‘Nebula No.35’ (October 1958) Serial: ‘Wisdom Of The Gods Part 4’ by Kenneth Bulmer. Novelette: ‘The Captain’s Dog’ by EC Tubb. Short Stories: ‘Bitter End’ by Eric Frank Russell, ‘Dark Talisman’ by James White, ‘The Undiscovered Country’ by William F Temple. Art: Kenneth Barr Steampunk cover, Arthur Thomson rear, John J Greengrass, Gerard Quinn, Kenneth Barr inners. Article: ‘Nova And Supernova’ by AE Roy BSc, ‘First Breakthrough’ by Roy Malcolm (discussed in editorial of no.36). Departments: ‘Look Here’ (Editorial). ‘Something To Read’ by Kenneth F Slater (‘The Once And Future King’ by TH White, ‘Forty Years On’ by Doreen Wallace). ‘Scientifilm Previews’ by Forrest J Ackerman (‘Night Of The Blood-Beast’). ‘Fanorama’ by Walter A Willis (Kenneth Bulmer anecdotes, ‘Satellite no.7’)

‘Nebula No.36’ (November 1958) Novel: ‘The Hard Way’ by Dan Morgan. Novelette: ‘Wallpaper War’ by EC Tubb. Short Stories: ‘It’ by John Kippax, ‘Sight Of A Silhouette’ by Brian W Aldiss, ‘Sell Me A Dream’ by Stuart Allen. Art: Eddie Jones cover, Arthur Thomson rear, Kenneth Barr, John J Greengrass inners, two ‘Atom’ cartoons. Article: ‘The Great Nebula’ by Kenneth Johns. Departments: ‘Look Here’ (Editorial on Gerard Quinn). ‘Something To Read’ by Kenneth F Slater (‘The Tide Went Out’ by Charles Eric Maine). ‘Scientifilm Previews’ by Forrest J Ackerman (‘The Blob’, ‘I Married A Monster From Outer Space’, ‘Earth Versus The Spider’, ‘Teenage Caveman’, ‘How To Make A Monster’). ‘Fanorama’ by Walter A Willis (‘Aporrheta’ fanzine). ‘Guided Missives’ (Readers Letters from Nigel Jackson, John J Greengrass)


 


‘Nebula No.37’ (December 1958) Novelette: ‘Lords Of Creation’ by Philip E High. Short Stories: ‘Pariah’ by Robert Presslie, ‘The Truth’ by ER James, ‘House Divided’ by Robert Silverberg, ‘Infiltration’ by Mark Patrick, ‘Thy Rod And Thy Staff’ by John Kippax. Art: Gerard Quinn Cosmic Chess cover, Arthur Thomson rear, Thomson, Kenneth Barr, John Greengrass inners, Atom ‘Bem’ cartoon. Article: ‘Next Call Alpha Centauri’ by Kenneth Johns. Departments: ‘Look Here’ (Editorial on Australian contributor Miss NK Hemming). No Book Reviews this issue. ‘Scientifilm Previews’ by Forrest J Ackerman (‘Monster On The Campus’, ‘The Sun Demon’, ‘It! The Terror From Beyond Space’, ‘The Cures Of The Faceless Man’). ‘Fanorama’ by Walter A Willis (James White anecdote). ‘Guided Missives’ (Readers Letters)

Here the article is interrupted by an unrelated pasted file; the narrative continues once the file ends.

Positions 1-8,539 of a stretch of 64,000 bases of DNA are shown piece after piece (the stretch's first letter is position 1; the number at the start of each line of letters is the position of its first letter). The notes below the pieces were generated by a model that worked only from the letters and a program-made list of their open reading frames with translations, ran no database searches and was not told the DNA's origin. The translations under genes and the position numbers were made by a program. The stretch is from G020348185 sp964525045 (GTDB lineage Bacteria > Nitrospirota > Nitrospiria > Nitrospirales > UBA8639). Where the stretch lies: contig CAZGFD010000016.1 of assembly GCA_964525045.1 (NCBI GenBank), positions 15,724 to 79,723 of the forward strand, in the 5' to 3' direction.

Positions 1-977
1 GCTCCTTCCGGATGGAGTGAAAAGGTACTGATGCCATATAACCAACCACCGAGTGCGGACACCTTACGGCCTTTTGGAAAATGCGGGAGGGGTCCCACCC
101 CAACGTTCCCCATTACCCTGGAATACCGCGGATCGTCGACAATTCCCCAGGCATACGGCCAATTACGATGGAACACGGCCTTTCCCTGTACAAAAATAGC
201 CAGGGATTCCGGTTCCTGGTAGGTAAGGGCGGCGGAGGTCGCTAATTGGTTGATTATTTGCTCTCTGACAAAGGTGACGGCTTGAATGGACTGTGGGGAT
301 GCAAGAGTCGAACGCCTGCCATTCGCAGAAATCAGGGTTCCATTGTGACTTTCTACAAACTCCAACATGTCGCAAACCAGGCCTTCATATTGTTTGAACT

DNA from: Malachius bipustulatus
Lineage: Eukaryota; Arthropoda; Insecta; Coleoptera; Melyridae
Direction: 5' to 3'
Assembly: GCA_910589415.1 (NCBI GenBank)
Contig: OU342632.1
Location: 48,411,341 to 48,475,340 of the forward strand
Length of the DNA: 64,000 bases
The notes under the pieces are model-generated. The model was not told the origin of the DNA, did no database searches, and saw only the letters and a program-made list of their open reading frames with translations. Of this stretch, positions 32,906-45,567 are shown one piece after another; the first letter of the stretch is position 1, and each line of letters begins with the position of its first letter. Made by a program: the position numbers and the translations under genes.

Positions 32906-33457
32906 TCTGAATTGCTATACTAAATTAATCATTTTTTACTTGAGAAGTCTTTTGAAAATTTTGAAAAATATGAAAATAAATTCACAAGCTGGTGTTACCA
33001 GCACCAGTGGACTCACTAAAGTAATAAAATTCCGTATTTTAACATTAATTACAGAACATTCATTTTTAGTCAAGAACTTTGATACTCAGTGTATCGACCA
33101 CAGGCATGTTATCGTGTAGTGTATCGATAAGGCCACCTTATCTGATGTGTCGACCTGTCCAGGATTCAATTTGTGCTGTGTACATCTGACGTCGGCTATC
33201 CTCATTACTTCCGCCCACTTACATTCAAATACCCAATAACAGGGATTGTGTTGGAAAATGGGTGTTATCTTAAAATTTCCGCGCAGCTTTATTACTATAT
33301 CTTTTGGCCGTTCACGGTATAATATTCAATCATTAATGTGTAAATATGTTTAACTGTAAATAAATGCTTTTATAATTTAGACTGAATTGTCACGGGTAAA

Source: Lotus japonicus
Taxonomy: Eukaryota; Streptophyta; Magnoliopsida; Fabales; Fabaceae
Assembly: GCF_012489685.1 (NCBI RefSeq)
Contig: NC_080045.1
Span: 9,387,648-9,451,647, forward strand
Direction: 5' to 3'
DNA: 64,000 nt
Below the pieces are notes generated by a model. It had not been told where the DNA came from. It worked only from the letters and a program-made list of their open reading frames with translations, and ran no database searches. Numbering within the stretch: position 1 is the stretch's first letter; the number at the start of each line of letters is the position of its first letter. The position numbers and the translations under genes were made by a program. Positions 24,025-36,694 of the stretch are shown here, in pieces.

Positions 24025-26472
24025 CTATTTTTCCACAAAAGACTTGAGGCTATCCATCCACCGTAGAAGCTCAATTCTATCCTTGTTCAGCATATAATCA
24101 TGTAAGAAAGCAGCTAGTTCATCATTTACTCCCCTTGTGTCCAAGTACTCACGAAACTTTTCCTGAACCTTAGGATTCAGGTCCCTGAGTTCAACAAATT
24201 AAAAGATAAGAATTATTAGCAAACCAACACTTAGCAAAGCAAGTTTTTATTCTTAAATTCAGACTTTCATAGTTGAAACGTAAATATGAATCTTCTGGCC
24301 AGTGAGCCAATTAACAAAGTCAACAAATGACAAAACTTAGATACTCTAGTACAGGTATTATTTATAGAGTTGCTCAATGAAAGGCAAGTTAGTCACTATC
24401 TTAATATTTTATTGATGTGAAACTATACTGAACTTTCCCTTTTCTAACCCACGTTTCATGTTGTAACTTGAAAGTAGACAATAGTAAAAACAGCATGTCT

‘Nebula No.38’ (January 1959) Stories: ‘A Race Of Madmen’ by Philip E High, ‘The Arm’ by Brian W Aldiss, ‘Consolidation’ by ‘John Diamond’ (Barrington J Bayley), ‘Medicine Man’ by ‘H Philip Stratford’ (Kenneth Bulmer), ‘Cold Storage’ by Donald Franson, ‘Hospital Ship’ by ER James, ‘Strong Waters’ by Robert Silverberg. Art: Eddie Jones cover, Arthur Thomson rear (+ Atom cartoon), Kenneth Barr, John J Greengrass inners. Article: ‘The Nearest Star’ by AE ‘Archie’ Roy Bsc, Glasgow University Professor of Astronomy. Departments: ‘Look Here’ (Editorial). ‘Scientifilm Previews’ by Forrest J Ackerman (Ray Harryhausen’s ‘The Seventh Voyage of Sinbad’). ‘Fanorama’ by Walter A Willis (anecdotes on Bob Shaw, James White, Ken Bulmer, Eric Frank Russell). ‘Guided Missives’ (Readers Letters)

‘Nebula No.39’ (February 1959, 2/-, 116pp) Novelette: ‘Suicide Squad’ by Robert Presslie. Short Stories: ‘Infection’ by Philip E High, ‘Survey Corpse’ by Kenneth Bulmer, ‘The World He Left Behind Him’ by Robert Silverberg, ‘The Return’ by Mark Patrick, ‘The Lieutenant’ by Brian W Aldiss. Art: D McKeown cover, Arthur Thomson rear, Thomson (+ Atom cartoon), John J Greengrass and Eddie Jones inners. Article: ‘The Barred Spiral Enigma’ by Kenneth Johns. Departments: ‘Look Here’ (Editorial). ‘Something To Read’ by Kenneth F Slater (Poll Results). ‘Bob Madle’s American Letter’ (Forrest J Ackerman and ‘Transatlantic Fan Fund’, Ted Carnell, Walt Willis and Ron Bennett). ‘Fanorama’ by Walter A Willis (James White sells to Italy, Edmond Crispin). ‘Guided Missives’ (Readers Letters from James Inglis). BSFA as ‘A Society For You’ says Peter Hamilton. SFBC, Science Fiction Book Club